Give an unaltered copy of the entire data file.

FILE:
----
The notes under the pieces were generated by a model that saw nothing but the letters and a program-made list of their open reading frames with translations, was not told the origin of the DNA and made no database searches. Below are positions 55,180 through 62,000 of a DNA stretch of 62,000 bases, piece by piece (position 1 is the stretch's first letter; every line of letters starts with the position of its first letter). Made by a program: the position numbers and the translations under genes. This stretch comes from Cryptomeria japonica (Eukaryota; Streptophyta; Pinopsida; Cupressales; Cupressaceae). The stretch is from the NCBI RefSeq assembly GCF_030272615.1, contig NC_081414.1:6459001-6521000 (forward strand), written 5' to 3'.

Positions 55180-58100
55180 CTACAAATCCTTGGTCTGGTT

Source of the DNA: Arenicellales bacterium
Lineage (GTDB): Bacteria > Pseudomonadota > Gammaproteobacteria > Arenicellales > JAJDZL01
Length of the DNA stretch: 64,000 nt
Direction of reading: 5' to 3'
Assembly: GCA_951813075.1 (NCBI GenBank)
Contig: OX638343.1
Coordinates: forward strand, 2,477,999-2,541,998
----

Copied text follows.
The notes under the pieces were generated by a model that saw nothing but the letters and a program-made list of their open reading frames with translations, was not told the origin of the DNA and made no database searches. Below are positions 55,180 through 62,000 of a DNA stretch of 62,000 bases, piece by piece (position 1 is the stretch's first letter; every line of letters starts with the position of its first letter). Made by a program: the position numbers and the translations under genes. This stretch comes from Cryptomeria japonica (Eukaryota; Streptophyta; Pinopsida; Cupressales; Cupressaceae). The stretch is from the NCBI RefSeq assembly GCF_030272615.1, contig NC_081414.1:6459001-6521000 (forward strand), written 5' to 3'.

Positions 55180-58100
55180 CTACAAATCCTTGGTCTGGTT

Source of the DNA: Arenicellales bacterium
Lineage (GTDB): Bacteria > Pseudomonadota > Gammaproteobacteria > Arenicellales > JAJDZL01
Length of the DNA stretch: 64,000 nt
Direction of reading: 5' to 3'
Assembly: GCA_951813075.1 (NCBI GenBank)
Contig: OX638343.1
Coordinates: forward strand, 2,477,999-2,541,998